Japan Plans 40 New Coal Power Plants, Proposes New Climate Targets
Japan on Tuesday released for public consultation a Climate Action Plan that commits the nation to cut greenhouse gas emissions 80% by mid-century but contained little in terms of new policies.
The plan, drafted by two committees under the ministries of environment and economy, is intended to put Japan on a path to meeting its Paris pledge of cutting GHG emissions 26% below 2013 levels by 2030.
It committed Japan to an 80% GHG cut by 2050, but did not specify the base year.
But the action plan did not outline any new policies or targets, and focused primarily on technology development and encouraging voluntary emission cuts by business and industry.
“The main concern is measures on emissions from coal power plants. Since construction of many new coal plants are planned, the government will put in place some regulatory measures but, I suppose, with quite weak enforcement,” said Yukari Takamura, a climate policy expert and professor of international law at Nagoya University, who was part of the committee drawing up the draft.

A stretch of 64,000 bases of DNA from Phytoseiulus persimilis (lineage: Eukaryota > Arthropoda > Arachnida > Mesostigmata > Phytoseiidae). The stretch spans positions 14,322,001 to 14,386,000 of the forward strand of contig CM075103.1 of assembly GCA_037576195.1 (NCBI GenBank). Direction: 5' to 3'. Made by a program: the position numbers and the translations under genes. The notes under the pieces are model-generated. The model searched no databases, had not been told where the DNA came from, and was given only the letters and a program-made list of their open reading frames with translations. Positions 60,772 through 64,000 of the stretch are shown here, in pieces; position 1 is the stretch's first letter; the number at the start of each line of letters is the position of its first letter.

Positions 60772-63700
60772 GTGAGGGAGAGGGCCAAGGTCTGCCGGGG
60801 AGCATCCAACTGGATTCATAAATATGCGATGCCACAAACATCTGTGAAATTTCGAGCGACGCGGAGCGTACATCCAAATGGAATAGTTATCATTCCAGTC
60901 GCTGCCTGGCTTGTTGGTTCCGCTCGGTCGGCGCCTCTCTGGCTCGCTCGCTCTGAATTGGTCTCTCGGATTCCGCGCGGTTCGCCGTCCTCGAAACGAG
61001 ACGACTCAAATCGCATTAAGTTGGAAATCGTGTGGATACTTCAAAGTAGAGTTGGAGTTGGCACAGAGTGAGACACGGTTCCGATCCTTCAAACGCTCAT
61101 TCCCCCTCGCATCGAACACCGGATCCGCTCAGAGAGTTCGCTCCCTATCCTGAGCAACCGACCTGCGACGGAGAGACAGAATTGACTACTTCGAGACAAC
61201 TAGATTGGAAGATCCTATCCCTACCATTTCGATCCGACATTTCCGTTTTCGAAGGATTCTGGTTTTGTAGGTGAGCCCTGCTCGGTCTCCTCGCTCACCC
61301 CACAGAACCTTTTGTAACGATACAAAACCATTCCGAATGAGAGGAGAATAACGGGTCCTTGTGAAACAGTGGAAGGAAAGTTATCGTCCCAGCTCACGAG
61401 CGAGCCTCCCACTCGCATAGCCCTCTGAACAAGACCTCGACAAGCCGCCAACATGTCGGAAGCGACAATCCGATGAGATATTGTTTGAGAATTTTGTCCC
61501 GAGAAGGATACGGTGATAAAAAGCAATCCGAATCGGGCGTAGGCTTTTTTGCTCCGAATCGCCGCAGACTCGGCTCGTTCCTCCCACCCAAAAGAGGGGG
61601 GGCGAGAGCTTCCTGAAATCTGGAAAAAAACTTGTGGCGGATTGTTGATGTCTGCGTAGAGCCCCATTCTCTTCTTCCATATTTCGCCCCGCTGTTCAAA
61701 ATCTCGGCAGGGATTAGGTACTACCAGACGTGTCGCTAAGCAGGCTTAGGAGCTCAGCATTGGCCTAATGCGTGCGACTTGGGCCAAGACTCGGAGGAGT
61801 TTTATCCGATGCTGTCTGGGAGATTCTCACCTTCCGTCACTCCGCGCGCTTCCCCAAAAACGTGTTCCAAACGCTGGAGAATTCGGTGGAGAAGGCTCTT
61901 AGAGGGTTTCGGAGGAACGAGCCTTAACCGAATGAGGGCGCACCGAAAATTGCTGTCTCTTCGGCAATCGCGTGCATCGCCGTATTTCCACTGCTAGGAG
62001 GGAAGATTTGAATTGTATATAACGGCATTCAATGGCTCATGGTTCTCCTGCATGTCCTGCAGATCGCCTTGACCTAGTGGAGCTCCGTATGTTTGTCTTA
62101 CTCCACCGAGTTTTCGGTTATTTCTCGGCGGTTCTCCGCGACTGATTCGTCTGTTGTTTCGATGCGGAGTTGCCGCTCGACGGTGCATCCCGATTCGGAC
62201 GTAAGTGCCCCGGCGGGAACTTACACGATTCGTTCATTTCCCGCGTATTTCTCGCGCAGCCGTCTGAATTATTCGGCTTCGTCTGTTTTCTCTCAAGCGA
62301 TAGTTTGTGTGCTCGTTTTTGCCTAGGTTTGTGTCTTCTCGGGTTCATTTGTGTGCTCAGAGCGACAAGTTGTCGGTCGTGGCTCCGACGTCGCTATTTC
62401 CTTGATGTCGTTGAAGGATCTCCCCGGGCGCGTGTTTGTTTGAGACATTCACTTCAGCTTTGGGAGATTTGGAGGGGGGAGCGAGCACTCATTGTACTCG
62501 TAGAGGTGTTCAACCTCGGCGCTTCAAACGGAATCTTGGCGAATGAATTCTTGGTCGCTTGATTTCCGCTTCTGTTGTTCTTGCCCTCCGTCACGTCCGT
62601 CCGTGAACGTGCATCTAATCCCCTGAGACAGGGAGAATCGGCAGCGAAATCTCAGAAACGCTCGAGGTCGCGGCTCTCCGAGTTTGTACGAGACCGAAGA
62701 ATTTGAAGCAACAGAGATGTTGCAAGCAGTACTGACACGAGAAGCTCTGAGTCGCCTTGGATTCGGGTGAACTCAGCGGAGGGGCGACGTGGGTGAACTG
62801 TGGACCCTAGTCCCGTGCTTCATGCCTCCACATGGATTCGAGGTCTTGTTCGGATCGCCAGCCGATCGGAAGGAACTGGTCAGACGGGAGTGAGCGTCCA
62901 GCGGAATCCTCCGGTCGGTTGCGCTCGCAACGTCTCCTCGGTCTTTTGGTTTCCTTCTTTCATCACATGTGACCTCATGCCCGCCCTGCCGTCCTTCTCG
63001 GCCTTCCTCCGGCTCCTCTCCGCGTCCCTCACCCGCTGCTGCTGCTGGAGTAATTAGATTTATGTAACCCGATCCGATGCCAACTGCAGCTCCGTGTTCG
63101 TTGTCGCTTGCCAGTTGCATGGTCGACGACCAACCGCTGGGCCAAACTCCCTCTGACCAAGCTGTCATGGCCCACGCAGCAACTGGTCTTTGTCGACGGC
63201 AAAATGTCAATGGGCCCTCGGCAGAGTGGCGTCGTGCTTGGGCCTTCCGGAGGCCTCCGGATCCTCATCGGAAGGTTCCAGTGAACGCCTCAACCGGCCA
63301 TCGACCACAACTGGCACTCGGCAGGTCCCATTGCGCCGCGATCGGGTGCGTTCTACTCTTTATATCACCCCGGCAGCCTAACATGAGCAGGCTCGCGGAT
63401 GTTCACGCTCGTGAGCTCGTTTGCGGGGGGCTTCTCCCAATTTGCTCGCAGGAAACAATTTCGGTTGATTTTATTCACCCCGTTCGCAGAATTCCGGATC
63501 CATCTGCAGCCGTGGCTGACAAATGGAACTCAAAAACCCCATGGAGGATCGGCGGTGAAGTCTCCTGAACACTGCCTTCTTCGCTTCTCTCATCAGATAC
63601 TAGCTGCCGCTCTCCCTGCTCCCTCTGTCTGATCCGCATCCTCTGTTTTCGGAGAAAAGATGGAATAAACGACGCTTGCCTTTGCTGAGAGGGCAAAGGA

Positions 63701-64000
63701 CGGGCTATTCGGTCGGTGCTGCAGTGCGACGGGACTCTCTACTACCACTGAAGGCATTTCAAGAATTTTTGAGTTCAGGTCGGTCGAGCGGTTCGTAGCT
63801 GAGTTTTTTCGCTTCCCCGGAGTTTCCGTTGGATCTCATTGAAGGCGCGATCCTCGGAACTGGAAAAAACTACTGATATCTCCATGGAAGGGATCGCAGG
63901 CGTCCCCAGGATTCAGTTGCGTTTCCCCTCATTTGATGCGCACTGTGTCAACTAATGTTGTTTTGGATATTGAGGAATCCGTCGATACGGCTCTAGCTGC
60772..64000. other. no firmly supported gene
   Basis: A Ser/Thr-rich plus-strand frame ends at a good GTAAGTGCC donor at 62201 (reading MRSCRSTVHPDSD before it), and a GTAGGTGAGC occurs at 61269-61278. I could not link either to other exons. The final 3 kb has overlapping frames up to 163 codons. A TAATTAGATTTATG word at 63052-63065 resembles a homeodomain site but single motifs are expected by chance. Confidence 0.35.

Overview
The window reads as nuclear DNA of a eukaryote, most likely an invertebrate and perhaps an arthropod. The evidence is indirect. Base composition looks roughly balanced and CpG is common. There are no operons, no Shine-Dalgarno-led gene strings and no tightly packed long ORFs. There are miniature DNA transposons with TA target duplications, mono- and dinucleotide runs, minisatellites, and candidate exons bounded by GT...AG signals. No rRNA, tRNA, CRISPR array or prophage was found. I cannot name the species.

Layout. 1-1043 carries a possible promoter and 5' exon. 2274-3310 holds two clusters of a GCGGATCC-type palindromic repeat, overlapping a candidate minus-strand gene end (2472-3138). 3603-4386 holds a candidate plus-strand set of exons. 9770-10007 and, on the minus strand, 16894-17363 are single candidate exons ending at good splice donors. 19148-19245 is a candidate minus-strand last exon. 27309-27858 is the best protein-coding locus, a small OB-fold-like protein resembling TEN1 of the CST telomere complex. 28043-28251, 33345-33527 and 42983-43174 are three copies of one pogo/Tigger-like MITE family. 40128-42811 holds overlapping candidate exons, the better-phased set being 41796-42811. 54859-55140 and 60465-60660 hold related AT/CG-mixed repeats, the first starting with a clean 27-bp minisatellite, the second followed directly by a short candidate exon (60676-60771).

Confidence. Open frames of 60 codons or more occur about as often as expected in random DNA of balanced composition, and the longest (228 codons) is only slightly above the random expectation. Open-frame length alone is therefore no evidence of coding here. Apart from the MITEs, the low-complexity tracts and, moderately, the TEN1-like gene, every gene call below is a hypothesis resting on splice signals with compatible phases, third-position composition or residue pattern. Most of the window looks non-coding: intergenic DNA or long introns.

Japan aims to limit coal’s share of electricity generation to 26% of the mix in 2030, but with more than 40 new coal-fired power plants planned in the country over the next decade, many observers have questioned whether it can meet that goal, especially after the Ministry of Environment last month gave up its resistance to approving new coal plants.